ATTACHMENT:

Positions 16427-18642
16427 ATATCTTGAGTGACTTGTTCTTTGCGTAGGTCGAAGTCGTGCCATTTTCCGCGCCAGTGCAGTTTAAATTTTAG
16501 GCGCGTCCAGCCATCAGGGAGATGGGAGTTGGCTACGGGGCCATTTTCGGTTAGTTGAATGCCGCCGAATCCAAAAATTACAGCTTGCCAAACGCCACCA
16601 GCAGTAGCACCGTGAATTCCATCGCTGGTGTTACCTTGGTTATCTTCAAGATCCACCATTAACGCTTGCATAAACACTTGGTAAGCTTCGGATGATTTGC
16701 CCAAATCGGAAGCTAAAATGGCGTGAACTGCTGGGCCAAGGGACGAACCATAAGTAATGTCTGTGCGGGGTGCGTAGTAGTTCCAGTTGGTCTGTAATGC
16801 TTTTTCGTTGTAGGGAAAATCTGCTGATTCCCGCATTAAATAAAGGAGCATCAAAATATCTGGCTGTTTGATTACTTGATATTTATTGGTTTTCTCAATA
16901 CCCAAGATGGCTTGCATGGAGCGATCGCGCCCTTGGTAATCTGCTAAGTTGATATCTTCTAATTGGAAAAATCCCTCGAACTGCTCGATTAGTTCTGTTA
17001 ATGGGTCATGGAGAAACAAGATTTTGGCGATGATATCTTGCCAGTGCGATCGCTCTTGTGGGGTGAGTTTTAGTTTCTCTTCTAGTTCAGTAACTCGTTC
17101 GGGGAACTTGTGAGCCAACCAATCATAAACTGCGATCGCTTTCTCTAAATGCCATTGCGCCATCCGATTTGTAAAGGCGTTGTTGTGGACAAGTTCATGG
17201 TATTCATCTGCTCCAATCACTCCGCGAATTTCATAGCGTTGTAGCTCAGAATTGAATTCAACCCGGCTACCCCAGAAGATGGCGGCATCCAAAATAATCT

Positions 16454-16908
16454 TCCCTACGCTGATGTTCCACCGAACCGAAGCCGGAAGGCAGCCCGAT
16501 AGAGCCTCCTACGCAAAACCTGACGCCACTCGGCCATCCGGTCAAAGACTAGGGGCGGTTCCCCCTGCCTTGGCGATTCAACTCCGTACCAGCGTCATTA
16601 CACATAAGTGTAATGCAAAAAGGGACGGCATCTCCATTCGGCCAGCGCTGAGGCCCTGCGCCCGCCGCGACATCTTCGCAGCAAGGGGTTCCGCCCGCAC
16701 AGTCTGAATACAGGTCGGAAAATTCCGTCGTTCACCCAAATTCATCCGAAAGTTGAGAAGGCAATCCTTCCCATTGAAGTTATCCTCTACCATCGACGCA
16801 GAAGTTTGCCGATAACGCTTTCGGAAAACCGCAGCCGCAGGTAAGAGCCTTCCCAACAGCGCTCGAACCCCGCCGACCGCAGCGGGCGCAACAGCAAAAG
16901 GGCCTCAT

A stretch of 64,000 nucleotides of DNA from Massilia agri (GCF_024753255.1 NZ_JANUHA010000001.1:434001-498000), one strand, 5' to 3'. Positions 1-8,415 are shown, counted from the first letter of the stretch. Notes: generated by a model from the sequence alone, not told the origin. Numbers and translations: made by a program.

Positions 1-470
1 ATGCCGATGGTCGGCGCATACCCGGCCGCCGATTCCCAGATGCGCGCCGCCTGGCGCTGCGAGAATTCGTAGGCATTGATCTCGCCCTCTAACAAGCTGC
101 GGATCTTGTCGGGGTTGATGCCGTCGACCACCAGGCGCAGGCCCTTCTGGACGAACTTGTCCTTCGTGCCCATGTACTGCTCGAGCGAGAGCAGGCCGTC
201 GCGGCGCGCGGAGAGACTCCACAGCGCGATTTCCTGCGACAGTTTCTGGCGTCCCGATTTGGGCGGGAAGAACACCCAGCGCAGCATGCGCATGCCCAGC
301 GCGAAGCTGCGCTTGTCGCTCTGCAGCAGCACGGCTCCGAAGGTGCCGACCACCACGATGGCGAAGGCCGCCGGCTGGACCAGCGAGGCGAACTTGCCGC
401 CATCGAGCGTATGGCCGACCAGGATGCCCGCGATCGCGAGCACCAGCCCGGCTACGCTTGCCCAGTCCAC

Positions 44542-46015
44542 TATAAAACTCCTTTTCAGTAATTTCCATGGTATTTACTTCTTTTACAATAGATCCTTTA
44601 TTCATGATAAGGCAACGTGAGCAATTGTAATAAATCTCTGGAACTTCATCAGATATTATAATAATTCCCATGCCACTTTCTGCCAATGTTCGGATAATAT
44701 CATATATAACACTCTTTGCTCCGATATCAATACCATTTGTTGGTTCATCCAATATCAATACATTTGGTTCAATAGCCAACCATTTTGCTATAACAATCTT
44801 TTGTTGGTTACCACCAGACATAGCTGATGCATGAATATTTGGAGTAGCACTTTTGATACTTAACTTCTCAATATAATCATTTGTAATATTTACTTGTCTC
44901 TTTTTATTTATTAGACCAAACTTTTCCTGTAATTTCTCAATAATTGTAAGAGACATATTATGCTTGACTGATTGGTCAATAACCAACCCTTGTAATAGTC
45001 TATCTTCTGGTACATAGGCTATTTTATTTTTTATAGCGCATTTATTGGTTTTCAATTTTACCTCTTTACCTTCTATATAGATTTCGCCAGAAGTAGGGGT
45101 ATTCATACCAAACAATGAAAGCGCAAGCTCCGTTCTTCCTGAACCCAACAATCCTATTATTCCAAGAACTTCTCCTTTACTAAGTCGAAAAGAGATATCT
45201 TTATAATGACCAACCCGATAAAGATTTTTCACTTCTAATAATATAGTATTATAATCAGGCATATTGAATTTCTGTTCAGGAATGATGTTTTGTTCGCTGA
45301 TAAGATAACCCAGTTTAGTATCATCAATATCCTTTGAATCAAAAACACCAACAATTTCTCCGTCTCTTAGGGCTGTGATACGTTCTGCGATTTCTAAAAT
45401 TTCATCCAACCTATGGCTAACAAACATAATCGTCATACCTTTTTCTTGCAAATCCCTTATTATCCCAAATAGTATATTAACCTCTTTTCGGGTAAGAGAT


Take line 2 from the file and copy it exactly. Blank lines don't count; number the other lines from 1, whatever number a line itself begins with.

16427 ATATCTTGAGTGACTTGTTCTTTGCGTAGGTCGAAGTCGTGCCATTTTCCGCGCCAGTGCAGTTTAAATTTTAG